The U.S. Fish and Wildlife Service (FWS) has granted federal endangered species status to the Sierra Nevada red fox, more than 10 years after conservationists began petitioning for protections for the animals.

The decision covers Sierra Nevada red foxes living in the Sierra Nevada range between Lake Tahoe and Yosemite National Park.

Jeff Miller of the Center for Biological Diversity, which began petitioning for these protections back in 2011, lauded the decision.

“The Sierra Nevada red fox is a vanishing emblem of remote Sierra wilderness,” Miller said. “Endangered Species Act protections can give this adorable canine a fighting chance at survival and recovery.”

Habitat destruction from logging and livestock grazing, off-road vehicles and snowmobiles, and the centuries-old practice of fur trapping have brought the species — numbering between 20 and 50 total animals — to the brink of extinction.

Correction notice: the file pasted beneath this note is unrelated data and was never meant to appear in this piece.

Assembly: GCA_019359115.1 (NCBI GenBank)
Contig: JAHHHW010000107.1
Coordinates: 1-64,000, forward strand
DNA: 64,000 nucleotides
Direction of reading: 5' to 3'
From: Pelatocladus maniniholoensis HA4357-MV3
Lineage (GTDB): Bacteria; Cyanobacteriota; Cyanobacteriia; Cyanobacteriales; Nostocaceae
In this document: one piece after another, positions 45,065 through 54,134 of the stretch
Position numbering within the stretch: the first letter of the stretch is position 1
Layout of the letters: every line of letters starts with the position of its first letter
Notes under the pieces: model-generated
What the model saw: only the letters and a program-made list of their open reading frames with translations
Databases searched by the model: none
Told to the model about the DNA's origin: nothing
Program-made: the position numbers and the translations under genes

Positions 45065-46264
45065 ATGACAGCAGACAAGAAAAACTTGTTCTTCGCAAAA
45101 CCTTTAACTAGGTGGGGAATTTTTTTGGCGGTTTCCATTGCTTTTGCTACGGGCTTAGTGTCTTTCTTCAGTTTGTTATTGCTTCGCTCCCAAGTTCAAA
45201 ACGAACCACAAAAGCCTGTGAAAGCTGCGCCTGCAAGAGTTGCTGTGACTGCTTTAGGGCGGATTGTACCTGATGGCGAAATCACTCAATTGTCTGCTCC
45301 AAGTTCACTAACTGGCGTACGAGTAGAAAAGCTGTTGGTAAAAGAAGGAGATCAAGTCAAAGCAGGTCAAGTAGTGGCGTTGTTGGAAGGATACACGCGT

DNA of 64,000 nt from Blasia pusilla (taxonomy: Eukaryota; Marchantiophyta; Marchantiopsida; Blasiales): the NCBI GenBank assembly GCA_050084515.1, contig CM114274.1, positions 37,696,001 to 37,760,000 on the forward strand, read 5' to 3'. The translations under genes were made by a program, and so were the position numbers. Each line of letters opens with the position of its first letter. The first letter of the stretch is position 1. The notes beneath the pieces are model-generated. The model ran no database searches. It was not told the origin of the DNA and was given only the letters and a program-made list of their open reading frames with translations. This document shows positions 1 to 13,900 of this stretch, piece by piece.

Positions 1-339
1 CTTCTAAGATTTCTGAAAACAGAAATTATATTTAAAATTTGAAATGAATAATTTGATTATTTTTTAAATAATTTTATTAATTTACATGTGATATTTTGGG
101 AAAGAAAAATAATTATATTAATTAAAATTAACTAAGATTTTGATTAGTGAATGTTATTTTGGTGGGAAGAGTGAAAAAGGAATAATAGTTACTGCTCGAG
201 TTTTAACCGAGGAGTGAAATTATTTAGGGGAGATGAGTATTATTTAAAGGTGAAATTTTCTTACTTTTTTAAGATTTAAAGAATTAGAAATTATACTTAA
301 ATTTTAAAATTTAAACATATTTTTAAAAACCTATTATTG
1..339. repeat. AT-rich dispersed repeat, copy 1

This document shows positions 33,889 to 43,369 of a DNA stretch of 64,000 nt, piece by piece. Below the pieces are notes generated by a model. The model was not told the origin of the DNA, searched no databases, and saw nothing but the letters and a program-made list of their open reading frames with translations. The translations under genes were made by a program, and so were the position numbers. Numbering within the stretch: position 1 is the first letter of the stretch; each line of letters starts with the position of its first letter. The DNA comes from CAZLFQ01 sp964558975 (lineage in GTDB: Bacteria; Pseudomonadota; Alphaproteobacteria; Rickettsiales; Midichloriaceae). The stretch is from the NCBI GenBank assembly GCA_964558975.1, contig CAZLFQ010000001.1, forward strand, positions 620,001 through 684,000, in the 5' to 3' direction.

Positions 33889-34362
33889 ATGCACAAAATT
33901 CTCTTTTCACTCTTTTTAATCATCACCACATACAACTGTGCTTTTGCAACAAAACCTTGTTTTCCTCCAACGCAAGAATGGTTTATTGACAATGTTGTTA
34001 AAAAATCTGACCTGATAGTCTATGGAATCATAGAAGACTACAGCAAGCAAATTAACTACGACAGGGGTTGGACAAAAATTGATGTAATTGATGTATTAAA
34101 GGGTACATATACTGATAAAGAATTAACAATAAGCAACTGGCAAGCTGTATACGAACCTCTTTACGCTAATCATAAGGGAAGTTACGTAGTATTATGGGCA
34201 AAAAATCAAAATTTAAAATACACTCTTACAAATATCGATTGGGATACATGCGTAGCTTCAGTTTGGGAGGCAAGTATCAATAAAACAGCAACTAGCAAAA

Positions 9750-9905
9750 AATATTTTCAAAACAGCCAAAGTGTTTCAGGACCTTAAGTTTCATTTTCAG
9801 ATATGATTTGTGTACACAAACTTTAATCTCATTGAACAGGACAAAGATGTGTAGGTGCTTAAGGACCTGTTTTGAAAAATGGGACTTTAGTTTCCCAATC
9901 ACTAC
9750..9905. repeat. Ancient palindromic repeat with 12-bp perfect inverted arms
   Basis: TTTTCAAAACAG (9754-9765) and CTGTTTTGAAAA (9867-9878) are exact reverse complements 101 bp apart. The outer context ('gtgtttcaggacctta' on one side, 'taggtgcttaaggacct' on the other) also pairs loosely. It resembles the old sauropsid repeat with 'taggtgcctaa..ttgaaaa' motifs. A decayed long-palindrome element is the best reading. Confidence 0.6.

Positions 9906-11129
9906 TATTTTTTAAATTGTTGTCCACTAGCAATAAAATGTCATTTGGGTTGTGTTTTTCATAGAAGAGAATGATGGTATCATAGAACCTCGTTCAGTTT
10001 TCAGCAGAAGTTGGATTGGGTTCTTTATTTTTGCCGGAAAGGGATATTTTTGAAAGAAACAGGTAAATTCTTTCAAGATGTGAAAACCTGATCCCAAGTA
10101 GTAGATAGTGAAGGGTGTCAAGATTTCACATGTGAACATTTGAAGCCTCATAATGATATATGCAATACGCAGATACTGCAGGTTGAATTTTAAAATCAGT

Annual wildfires, persistent drought, and competition for prey also have exacerbated their dwindling numbers.

While Miller called the decision “an important step,” he urged the FWS to extend the same protections to a similarly stressed yet separate population of Sierra Nevada red fox living in Oregon’s Cascade Mountains. The decision currently excludes this population.

The federal Endangered Species Act (ESA), passed by Congress in 1973, exists to help imperiled species and the ecosystems they depend upon to recover and thrive. A species is granted “endangered” status if it is in danger of extinction throughout all or a significant portion of its range.

Once listed, a species receives a myriad of federal protections that include bans on human activities that interfere with its breeding behaviors or degrade its critical habitat.

Lady Freethinker applauds this important first step in ensuring the survival of the Sierra Nevada red fox.